The number of people claiming unemployment benefits increased at the fastest rate since 1992, according to figures released by the Office for National Statistics (ONS) today.
As the number of unemployment benefits increased for the sixth fifth consecutive month, some 15,500 more claimants registered for benefits.
The claimant count increased over the month in all regions of the UK.
However, the unemployment rate stood at 5.2 per cent for the three months to May 2008 - unchanged over the previous quarter. The figure has fallen by 0.2 over the year.
In contrast, employment rose.
The employment rate for people of working age stood at 74.9 per cent for the three months to May 2008, unchanged from the previous quarter, but up 0.4 per cent over the year.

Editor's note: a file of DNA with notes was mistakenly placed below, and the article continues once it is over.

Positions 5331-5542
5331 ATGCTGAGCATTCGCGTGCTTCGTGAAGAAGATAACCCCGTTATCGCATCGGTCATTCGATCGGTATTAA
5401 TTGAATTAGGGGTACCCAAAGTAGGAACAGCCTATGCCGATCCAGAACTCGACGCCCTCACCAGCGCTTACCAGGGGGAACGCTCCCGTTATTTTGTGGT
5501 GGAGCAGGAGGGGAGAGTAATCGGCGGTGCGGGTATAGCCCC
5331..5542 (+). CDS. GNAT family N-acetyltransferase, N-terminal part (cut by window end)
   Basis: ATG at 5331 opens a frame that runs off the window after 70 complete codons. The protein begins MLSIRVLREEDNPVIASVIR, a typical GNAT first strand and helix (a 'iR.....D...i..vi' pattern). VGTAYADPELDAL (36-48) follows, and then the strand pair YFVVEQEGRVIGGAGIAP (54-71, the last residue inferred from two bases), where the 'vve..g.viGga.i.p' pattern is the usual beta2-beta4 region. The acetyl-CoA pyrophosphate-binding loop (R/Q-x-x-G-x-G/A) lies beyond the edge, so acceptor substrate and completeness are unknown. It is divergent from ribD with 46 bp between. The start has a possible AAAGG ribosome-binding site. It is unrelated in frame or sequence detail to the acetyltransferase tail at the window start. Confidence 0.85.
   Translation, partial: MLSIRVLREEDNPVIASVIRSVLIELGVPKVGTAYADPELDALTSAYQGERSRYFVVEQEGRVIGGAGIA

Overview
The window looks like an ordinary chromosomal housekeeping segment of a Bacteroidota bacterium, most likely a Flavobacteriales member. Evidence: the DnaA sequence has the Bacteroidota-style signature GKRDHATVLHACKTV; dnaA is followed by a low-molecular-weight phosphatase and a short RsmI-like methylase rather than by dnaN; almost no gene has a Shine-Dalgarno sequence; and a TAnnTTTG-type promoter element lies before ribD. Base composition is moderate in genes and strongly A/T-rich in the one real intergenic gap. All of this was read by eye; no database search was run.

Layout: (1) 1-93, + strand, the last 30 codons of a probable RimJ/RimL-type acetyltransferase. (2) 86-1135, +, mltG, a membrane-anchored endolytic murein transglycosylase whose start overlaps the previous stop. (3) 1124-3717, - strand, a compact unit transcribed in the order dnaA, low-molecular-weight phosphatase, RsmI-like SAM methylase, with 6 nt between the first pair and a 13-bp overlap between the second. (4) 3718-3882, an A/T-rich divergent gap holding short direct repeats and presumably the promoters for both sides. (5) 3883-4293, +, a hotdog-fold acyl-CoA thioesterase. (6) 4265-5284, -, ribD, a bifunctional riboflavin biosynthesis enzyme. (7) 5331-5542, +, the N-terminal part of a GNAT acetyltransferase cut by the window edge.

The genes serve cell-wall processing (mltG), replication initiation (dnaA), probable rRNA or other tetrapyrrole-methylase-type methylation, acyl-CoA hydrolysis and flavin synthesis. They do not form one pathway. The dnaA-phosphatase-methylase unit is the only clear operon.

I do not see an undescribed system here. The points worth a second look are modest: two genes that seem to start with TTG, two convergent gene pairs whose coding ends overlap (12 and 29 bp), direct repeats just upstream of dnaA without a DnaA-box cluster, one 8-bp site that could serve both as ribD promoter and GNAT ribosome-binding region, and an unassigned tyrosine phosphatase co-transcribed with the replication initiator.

There are now 29.59 million people in employment - the highest figure since comparable records began in 1971 - up 61,000 over the quarter and 413,000 over the year.
In total 945.0 million hours were worked over the quarter, increasing by 5.6 million hours on the previous three months.
"Unemployment is a lagging indicator and it seems inevitable that extended very weak economic activity and deteriorating business confidence will exact an increasing toll on the labour market over the coming months," argued Howard Archer, chief economist at analysts Global Insight.
"Significantly, latest labour hiring surveys are clearly softer, such as the June survey by the Bank of England's regional agents."
There were 655,100 job vacancies for the three months to June 2008, finds the ONS, down 32,200 over the previous quarter but up 5,900 over the year.
The redundancy rate for the three months to May 2008 was 4.6 per 1,000 employees. Again this is up 0.4 per cent over the quarter but down 0.1 per cent over the year.